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UK joins EU nuclear collaboration

New partnership could lead to an opposition to 2030 renewable targets

UK ministers sign nuclear energy communique

The UK has taken another step towards securing the future of nuclear energy by signing a report setting out the part that nuclear will play in a low carbon future.

The UK and France has also set out a £12m commitment to researching and developing nuclear at the  Jules Horowitz research reactor.

The government has ‘positioned itself firmly at the forefront of Europe’s nuclear expansion’ it said following the agreement.

UK ministers believe they have placed the nation at the forefront of creating low-carbon nuclear power plants by signing an official report with 11 other EU nations.

Signed by Bulgaria, Czech Republic, Finland, France, Hungary, Lithuania, the Netherlands, Poland, Romania, Slovakia and Spain, the report is an agreement by the nations to collaborate on safety measures and improve investor certainty.

Edward Davey, UK Energy and Climate Change Secretary, said: “It’s vital for our economy that we work with our European partners to make the EU a leading destination for investment in new low-carbon energy infrastructure.

“This communiqué signals a move to a stronger, better and closer working relationship between Member States on nuclear energy. By working together to enable low carbon energy projects to come forward we will go some way to reducing the EU’s carbon emissions and ensuring greater energy security”.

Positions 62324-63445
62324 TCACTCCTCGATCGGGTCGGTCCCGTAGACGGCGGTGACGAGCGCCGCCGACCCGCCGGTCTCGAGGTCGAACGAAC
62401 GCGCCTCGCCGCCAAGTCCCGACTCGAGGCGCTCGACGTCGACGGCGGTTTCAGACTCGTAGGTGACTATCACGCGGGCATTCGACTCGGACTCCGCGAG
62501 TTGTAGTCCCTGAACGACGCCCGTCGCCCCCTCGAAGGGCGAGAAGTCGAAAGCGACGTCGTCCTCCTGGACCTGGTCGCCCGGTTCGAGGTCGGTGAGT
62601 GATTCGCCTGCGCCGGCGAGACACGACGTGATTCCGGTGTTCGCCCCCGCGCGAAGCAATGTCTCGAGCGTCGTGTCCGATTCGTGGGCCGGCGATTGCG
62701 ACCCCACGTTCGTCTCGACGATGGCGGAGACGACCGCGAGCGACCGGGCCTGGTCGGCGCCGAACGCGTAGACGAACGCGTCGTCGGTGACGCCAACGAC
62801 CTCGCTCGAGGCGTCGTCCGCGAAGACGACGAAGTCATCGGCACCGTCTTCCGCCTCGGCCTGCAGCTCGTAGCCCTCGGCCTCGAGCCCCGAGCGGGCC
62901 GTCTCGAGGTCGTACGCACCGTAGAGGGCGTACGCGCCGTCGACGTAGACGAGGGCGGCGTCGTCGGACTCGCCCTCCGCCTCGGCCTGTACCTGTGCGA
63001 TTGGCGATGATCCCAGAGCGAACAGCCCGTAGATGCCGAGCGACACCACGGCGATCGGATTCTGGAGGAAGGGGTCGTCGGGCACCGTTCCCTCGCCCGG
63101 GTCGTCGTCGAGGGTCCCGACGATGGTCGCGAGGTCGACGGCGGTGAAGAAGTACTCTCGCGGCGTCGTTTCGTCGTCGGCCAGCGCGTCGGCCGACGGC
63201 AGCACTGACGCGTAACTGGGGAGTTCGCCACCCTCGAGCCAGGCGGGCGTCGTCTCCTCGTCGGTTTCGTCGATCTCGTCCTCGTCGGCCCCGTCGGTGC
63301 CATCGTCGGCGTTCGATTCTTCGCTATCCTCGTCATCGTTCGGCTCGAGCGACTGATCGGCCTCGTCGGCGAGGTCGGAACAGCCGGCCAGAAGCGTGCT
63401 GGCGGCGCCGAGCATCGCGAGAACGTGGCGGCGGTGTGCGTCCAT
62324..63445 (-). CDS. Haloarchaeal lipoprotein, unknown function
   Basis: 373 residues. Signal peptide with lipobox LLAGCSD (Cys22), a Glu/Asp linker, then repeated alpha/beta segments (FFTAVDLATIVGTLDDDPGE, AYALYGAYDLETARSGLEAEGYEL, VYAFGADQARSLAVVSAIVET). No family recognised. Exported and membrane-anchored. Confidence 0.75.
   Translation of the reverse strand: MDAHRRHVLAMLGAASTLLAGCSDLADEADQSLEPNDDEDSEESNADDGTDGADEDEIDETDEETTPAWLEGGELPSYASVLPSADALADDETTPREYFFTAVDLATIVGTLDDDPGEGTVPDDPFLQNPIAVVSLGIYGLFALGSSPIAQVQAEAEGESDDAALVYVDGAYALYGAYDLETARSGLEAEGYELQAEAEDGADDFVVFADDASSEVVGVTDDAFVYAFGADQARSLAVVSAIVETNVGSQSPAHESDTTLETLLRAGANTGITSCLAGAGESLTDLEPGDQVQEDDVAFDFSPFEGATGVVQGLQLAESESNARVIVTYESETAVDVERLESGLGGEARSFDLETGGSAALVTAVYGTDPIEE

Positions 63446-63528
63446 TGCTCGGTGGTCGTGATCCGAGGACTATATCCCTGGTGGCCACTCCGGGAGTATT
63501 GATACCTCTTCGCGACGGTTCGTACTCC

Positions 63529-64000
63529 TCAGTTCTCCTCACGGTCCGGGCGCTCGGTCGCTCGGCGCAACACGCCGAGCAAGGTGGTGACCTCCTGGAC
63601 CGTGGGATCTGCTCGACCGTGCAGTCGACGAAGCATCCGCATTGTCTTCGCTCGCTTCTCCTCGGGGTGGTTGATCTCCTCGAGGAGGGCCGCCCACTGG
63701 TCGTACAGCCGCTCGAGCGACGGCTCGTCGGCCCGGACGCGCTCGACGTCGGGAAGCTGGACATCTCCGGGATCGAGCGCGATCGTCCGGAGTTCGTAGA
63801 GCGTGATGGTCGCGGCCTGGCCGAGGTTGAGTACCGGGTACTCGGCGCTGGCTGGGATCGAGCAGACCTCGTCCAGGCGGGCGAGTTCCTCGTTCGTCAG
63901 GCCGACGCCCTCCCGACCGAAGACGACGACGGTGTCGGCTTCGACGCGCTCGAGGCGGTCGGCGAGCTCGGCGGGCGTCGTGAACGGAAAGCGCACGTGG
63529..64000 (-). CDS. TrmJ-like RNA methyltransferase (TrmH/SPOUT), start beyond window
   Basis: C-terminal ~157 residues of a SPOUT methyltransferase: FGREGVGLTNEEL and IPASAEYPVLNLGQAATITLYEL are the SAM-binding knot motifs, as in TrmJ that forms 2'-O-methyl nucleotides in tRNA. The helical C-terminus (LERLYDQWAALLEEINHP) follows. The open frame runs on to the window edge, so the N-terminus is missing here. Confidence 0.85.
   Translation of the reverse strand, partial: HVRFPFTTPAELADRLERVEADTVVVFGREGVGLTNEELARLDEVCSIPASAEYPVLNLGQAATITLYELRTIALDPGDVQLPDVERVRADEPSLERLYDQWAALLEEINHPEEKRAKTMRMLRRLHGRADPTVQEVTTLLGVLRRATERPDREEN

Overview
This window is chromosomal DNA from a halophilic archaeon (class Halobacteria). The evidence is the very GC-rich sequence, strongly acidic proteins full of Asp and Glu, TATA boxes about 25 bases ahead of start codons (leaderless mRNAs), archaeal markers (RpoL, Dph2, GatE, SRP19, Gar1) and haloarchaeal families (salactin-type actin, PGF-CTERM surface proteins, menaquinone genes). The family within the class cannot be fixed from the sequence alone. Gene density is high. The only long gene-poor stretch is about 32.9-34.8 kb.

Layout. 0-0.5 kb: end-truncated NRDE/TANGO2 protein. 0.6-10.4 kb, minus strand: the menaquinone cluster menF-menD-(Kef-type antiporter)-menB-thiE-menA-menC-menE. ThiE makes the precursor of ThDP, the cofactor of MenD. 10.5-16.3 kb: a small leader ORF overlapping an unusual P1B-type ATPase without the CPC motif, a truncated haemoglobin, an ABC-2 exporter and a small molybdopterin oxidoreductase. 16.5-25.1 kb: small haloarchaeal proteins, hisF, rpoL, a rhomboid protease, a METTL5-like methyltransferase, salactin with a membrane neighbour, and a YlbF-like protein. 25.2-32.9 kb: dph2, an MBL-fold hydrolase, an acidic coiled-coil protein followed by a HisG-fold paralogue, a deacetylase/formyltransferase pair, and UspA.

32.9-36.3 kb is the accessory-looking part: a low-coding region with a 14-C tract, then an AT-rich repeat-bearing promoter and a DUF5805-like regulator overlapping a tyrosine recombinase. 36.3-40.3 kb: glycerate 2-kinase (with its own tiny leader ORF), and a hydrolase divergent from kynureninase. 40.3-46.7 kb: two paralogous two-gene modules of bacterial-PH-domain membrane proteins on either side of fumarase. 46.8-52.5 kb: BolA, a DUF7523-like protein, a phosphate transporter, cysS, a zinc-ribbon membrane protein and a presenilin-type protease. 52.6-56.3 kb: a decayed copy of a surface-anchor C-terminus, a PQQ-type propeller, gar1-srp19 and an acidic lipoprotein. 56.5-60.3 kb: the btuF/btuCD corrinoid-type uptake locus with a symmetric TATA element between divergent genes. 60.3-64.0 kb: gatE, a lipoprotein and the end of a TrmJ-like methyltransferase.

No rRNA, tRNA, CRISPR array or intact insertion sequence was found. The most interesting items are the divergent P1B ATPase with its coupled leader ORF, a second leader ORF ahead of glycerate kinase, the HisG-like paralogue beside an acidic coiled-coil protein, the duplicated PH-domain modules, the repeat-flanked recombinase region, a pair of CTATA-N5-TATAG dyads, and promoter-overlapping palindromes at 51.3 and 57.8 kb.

The brief also implies that the signatories have the ability to oppose recent EU plans for news renewable energy targets of 30 per cent for 2030.

Nuclear versus renewable

Rising concerns about the true cost of nuclear power were recently voiced by npower boss Paul Massara:

“We are very concerned that decisions currently being taken around guaranteed revenue from new nuclear power stations in return for their delivery could force the next three generations of British consumers to pay an unexpected and perhaps unnecessarily high bill for the next 40 years, especially given the track record of delivery of nuclear power stations.”

Meanwhile, the UK only generates 3 per cent of its energy from renewable sources; this low number has led to considerations of importing green energy from Ireland.

“Trading power with Ireland could increase the amount of green power in our energy mix and potentially bring down costs for UK consumers. Making the most of the natural renewable resource available around our islands could benefit the economies of both countries,” stated Davey in January.